Horses that make an abnormal inspiratory (breathing in) noise during exercise are termed either “whistlers” or “roarers”. This noise is only heard during the inspiratory phase and can sound like anything between a high pitched whistle to a loud roaring sound.
What causes whistling and roaring?
Anything that interferes with the normal flow of air from the nostrils to the lungs can cause a noise. The most common cause of horses developing these noises is a condition called laryngeal hemiplegia. This condition is caused by one of the two vocal chords in the larynx (voice box or adams apple) becoming paralysed. This is thought to be due to injury to a nerve called the recurrent laryngeal nerve which runs up the neck of the horse.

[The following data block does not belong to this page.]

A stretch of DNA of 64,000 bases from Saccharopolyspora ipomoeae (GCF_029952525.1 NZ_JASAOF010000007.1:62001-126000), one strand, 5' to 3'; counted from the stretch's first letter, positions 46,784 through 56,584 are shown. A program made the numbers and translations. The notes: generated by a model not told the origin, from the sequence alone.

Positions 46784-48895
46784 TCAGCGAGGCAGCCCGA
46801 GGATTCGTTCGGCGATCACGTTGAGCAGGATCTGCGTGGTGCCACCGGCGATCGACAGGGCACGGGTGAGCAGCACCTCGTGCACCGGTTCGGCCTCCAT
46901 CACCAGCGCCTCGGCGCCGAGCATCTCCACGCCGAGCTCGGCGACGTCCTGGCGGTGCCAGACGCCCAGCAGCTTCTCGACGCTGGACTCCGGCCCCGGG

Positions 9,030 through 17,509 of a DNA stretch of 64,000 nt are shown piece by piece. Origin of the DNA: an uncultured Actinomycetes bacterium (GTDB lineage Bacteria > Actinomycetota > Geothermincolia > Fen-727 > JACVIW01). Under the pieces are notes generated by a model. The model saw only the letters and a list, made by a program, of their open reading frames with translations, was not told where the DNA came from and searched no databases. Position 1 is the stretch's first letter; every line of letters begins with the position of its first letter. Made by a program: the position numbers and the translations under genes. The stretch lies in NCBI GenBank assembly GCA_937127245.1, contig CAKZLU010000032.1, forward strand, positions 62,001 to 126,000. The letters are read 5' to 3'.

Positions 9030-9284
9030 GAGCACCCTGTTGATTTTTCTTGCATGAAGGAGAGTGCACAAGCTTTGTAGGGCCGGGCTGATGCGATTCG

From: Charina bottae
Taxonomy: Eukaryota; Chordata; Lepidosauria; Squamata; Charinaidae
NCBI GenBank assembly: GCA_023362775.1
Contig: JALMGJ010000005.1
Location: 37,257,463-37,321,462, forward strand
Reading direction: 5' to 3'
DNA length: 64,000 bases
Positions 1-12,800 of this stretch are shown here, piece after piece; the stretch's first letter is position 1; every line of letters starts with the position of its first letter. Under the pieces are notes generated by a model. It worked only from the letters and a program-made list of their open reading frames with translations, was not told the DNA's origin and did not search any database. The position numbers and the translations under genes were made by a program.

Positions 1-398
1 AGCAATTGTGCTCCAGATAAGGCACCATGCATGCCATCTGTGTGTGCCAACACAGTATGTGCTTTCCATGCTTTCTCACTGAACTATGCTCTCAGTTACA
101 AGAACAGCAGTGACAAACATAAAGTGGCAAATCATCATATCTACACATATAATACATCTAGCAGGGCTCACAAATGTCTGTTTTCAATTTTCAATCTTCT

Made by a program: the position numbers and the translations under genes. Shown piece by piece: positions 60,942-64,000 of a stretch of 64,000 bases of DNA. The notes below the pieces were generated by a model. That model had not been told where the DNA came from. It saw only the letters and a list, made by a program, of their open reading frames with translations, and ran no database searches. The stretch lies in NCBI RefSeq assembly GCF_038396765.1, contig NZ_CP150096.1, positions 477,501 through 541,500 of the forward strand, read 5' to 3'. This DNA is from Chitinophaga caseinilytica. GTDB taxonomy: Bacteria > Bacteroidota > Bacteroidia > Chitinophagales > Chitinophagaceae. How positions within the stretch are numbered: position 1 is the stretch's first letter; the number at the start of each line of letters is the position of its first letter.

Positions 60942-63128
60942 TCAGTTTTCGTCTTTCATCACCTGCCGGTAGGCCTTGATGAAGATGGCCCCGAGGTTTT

Another condition called epiglottic entrapment can cause whistling and roaring and occurs when the epiglottis (a piece of tissue in the throat) becomes trapped and can not be moved. Other causes of whistling and roaring include tumours, cysts in the larynx, infection and congenital problems (birth defects) of the larynx.
What are the signs of whistling and roaring?
The main sign is, of course, an abnormal noise on inspiration. When the condition is mild, noise may only be heard when the horse is exercising strenuously. However as the condition develops the noise may become evident even during the trot.
What can I do to prevent whistling and roaring?
Nothing can be done to prevent this condition but early diagnosis and treatment can prevent further complications from developing. Surgical treatment (known as a ‘tie back’) usually results in a complete resolution. It is also believed that this condition is hereditary. Do contact your veterinary surgeon for further advice if you suspect your horse may be suffering from this condition